Wednesday, January 11, 2012

Teardown Complete: white brick, triple columns, nice work.

Update: Saturday, 2012-01-14
Looking for pictures from the Southeast ICAA event:
"The Architecture of Leila Ross Wilburn ~ Atlanta's First Woman Architect" ~
A Lecture with Randall Zaic and home tour? Click here


Back to regularly blog post:

This one is done and it's pretty darn good. Congratulations to Phillip Pettis at Design Create Live.

It's for sale, here is the ad.

This street of big-lot, big-ranchers has been teardown central in my neighborhood.

By big-lot I mean half acre or so which is estate size around here. By big rancher I mean, well you know what I mean.

It's a 2-block street built out in a style we don't like so much any more.

Super location, best public schools, big lots, out of style houses, housing crunch: Doom.

The big-time Lenox Park re-do's started with architect Barry Doss (R.I.P.) in the late 80's. When I met Barry he told me he had a thing about ranchers, he hated them. He didn't tear them down, he reinvented them. Barry did extraordinary work, we miss him.

There's been a surge over the last several years. They are all teardowns now, work by Harrison Design Associates, William T. Baker, and others, high quality, high style, high square footage. There is a Frank G. Neely Design Associates house going up nearby, work by Brad Heppner, Spitzmiller & Norris, Joel Kelly, and David Folwer too. There are several by Ivey and Crook nearby. The Dwoskin House by Philip Shutze is 2 blocks away. Good place for surge.

But I really like this one. It's on the smallest lot. It was a 1966 infill on a quarter acre, almost 1,900 square feet.

It's narrow and deep, about a half lot.

Garage on the front. It wasn't a showoff. It gave the feeling or privacy.

It was deep and "in the woods." The neighbor had its top popped in another decade.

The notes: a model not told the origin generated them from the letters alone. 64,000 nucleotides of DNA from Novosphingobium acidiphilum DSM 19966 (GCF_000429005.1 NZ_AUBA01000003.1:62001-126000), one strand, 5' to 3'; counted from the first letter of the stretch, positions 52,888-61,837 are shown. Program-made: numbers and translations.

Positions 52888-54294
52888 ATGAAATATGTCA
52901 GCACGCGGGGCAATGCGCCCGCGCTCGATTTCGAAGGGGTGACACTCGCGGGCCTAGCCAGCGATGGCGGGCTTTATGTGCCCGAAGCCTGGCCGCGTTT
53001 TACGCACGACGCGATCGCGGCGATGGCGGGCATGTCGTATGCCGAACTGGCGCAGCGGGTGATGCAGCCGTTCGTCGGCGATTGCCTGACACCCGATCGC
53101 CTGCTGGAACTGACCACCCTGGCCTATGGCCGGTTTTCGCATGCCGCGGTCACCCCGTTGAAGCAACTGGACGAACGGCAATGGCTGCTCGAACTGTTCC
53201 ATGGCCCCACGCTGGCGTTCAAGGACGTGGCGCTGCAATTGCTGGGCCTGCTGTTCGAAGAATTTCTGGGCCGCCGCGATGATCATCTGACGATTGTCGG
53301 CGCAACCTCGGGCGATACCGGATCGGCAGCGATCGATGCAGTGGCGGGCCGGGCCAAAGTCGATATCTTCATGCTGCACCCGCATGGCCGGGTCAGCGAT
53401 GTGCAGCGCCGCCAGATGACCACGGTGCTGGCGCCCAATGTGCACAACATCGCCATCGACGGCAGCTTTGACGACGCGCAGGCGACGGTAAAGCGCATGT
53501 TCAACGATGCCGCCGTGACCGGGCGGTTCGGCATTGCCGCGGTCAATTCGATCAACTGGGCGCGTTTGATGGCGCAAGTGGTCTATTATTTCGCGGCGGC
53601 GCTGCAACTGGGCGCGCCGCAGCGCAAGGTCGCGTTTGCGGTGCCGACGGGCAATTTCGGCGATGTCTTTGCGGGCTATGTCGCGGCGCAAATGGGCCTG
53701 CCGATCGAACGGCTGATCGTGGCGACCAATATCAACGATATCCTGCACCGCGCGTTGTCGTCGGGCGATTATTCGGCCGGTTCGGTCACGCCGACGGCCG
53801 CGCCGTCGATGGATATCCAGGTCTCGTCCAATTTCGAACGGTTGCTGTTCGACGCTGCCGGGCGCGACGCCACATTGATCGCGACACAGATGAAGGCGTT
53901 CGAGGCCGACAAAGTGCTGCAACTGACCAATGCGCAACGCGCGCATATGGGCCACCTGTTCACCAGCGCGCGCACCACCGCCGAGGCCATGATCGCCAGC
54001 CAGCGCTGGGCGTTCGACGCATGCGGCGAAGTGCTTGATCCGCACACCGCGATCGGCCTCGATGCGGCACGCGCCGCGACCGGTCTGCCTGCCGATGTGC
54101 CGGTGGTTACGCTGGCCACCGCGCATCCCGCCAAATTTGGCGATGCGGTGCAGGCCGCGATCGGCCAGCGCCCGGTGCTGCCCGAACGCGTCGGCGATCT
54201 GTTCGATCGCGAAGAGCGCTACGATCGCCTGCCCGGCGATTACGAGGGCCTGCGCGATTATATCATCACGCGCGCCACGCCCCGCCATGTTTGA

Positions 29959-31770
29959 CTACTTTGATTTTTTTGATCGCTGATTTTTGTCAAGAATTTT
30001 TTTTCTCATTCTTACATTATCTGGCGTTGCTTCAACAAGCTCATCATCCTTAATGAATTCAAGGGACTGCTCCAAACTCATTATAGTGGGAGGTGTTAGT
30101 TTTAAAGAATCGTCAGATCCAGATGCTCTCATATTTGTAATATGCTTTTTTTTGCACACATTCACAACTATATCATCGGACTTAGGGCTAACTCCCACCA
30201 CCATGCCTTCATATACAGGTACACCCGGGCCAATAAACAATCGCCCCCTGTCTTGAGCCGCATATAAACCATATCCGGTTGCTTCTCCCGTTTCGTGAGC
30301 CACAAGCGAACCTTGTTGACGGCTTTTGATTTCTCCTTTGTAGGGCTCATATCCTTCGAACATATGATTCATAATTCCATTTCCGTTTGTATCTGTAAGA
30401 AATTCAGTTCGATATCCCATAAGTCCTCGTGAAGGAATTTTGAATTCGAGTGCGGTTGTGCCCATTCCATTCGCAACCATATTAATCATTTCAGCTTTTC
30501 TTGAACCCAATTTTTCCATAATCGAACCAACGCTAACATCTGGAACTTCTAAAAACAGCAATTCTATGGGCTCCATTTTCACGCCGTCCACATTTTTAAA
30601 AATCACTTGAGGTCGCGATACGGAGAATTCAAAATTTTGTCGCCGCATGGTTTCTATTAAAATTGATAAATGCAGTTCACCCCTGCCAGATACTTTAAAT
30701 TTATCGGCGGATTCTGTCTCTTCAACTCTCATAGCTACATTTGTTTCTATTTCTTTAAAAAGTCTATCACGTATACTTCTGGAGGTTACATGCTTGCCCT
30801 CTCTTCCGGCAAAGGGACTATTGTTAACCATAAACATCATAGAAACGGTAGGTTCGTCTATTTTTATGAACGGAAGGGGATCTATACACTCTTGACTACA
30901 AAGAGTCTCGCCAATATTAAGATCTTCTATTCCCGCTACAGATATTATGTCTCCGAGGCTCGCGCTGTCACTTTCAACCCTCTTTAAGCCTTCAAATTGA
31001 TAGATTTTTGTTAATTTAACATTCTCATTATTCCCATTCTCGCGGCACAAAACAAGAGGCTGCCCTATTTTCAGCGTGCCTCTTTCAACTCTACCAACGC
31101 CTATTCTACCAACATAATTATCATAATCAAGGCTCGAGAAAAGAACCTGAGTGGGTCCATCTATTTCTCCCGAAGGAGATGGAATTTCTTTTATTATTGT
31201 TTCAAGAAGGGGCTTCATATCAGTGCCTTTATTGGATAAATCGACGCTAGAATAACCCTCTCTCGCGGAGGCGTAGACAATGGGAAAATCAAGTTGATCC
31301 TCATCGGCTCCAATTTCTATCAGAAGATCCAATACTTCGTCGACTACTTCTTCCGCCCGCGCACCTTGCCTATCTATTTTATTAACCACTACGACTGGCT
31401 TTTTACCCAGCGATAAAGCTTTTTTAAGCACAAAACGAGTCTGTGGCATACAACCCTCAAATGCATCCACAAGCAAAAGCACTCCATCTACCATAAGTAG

It was here one day and gone the next.

Mr. Pettis got it done in hurry, mostly behind this fence. Some call this style "4 and a door."

When I saw the brick, I got a house crush.

I met Phillip Pettis on a drive-by. He designed it. He said I had to see the triple columns.

The sod arrived before the columns but it was looking good.

And before I knew it the columns arrived.

Here you go. It's for sale, here is the ad.

The next teardown is already torn down. It was the "Faux Chateau."

I'll report.


  1. Not bad. Much better than most spec houses I'd say.

  2. Yes, and it's particularly good in the context of it's neighbors.

  3. I'm never a big fan of tearing it down- but this new home looks great! Brick was perfect for this home.

  4. The house looks really good - it looks and feels in proportion. I notice it is for sale - any interior shots to share?

  5. The ad:

  6. Thank you for your nice comments on my project at 1644 Merton Road. I work really hard to design new homes that fit on the street and compliment the neihborhood. This project has been well received by the neighbors... Thanks again Terry. Phillip Pettis, Builder


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